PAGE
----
Nor cell, nor chain, nor dungeon speaks to the murderer like the voice of solitude.
I never told a victim story about my imprisonment. Instead, I told a transformation story - about how prison changed my outlook, about how I saw that communication, truth, and trust are at the heart of power.
It is the deed that teaches, not the name we give it. Murder and capital punishment are not opposites that cancel one another, but similars that breed their own kind.
The only effect of public punishment is to show the rabble how bravely it can be borne; and that every one who hath lost a toe-nail hath suffered worse.
Injustice anywhere is a threat to justice everywhere. We are caught in an inescapable network of mutuality, tied in a single garment of destiny. Whatever affects one directly, affects all indirectly.
Crimes lead one into another; they who are capable of being forgers are capable of being incendiaries.
The thoughts of a prisoner - they're not free either. They keep returning to the same things.
Intellectual despair results in neither weakness nor dreams, but in violence. It is only a matter of knowing how to give vent to one's rage; whether one only wants to wander like madmen around prisons, or whether one wants to overturn them.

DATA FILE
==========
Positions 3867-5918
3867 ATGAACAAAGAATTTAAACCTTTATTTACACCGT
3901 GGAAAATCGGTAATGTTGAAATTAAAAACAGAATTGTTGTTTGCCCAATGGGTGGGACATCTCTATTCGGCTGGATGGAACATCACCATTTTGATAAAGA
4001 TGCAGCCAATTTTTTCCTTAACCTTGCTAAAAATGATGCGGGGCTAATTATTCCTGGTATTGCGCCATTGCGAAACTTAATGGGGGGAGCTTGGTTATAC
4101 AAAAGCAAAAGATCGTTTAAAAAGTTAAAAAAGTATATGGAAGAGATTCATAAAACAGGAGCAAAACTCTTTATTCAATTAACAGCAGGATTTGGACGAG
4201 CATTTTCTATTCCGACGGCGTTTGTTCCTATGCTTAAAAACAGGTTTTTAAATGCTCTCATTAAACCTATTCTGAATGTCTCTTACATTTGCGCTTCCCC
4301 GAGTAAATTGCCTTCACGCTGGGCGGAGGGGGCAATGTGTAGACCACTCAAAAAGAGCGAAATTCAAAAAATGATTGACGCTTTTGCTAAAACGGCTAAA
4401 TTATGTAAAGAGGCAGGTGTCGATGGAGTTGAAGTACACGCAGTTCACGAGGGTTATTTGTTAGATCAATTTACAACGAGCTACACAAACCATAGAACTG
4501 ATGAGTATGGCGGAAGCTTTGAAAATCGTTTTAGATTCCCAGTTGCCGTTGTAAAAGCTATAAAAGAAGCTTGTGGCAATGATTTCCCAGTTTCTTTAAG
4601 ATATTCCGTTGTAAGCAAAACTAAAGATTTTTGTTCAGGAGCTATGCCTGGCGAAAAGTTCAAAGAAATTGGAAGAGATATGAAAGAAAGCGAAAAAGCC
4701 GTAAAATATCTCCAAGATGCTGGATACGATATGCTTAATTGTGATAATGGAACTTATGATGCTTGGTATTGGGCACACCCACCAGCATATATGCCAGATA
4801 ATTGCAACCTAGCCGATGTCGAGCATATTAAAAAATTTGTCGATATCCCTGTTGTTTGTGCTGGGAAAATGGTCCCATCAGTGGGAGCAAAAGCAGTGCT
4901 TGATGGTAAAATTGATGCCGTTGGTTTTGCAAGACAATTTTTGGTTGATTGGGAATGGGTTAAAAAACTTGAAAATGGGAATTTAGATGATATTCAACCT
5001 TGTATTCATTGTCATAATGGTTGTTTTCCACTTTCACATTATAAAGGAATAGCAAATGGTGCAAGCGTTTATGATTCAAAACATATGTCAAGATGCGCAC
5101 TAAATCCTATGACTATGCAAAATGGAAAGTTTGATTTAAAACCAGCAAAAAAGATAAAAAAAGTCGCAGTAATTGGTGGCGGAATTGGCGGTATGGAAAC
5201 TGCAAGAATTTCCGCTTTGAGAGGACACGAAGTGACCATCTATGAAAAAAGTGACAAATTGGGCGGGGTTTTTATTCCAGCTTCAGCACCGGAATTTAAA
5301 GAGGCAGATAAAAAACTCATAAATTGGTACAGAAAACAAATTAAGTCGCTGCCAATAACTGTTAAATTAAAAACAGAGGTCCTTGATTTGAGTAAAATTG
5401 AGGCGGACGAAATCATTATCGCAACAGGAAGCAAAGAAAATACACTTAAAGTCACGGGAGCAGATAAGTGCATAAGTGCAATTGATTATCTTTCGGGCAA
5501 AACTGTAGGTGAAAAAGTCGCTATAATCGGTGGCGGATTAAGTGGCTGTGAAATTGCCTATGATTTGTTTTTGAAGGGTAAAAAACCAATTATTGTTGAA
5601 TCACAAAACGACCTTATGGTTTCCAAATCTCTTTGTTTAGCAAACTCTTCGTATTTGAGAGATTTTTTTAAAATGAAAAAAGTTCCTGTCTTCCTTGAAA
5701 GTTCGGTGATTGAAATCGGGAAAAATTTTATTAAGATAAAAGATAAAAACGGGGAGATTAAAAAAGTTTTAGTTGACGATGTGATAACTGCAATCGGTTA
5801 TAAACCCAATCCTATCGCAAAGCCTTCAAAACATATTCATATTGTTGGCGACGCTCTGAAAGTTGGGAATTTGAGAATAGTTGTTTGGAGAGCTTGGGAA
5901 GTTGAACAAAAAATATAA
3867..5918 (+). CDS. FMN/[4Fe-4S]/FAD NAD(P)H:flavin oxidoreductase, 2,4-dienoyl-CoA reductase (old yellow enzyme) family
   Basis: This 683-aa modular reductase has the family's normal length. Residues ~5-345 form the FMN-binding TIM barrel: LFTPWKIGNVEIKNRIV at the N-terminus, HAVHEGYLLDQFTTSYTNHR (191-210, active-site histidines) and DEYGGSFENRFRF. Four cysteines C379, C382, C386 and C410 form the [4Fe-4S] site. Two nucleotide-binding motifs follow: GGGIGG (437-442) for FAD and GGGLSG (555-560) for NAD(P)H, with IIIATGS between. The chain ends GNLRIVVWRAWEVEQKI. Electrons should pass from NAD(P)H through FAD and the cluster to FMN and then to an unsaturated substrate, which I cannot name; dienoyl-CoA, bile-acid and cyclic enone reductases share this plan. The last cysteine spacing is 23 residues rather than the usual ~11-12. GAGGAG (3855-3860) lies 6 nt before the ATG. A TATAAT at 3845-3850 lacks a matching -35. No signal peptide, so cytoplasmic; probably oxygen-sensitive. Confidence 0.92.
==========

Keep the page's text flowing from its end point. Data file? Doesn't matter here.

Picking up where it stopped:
They're not supposed to show prison films in prison. Especially ones that are about escaping.
Educate your children to self-control, to the habit of holding passion and prejudice and evil tendencies to an upright and reasoning will, and you have done much to abolish misery from their future lives and crimes to society.
Those magistrates who can prevent crime, and do not, in effect encourage it.
Corporal punishment falls far more heavily than most weighty pecuniary penalty.
One of the many lessons that one learns in prison is, that things are what they are and will be what they will be.
I have paid no poll-tax for six years. I was put into a jail once on this account, for one night; and, as I stood considering the walls of solid stone, I could not help being struck with the foolishness of that institution which treated me as if I were mere flesh and blood and bones, to be locked up...I saw that, if there was a wall of stone between me and my townsmen, there was a still more difficult one to climb or break through, before they could get to be as free as I was.
The perfection of a thing consists in its essence; there are perfect criminals, as there are men of perfect probity.
I sometimes wish that people would put a little more emphasis upon the observance of the law than they do upon its enforcement.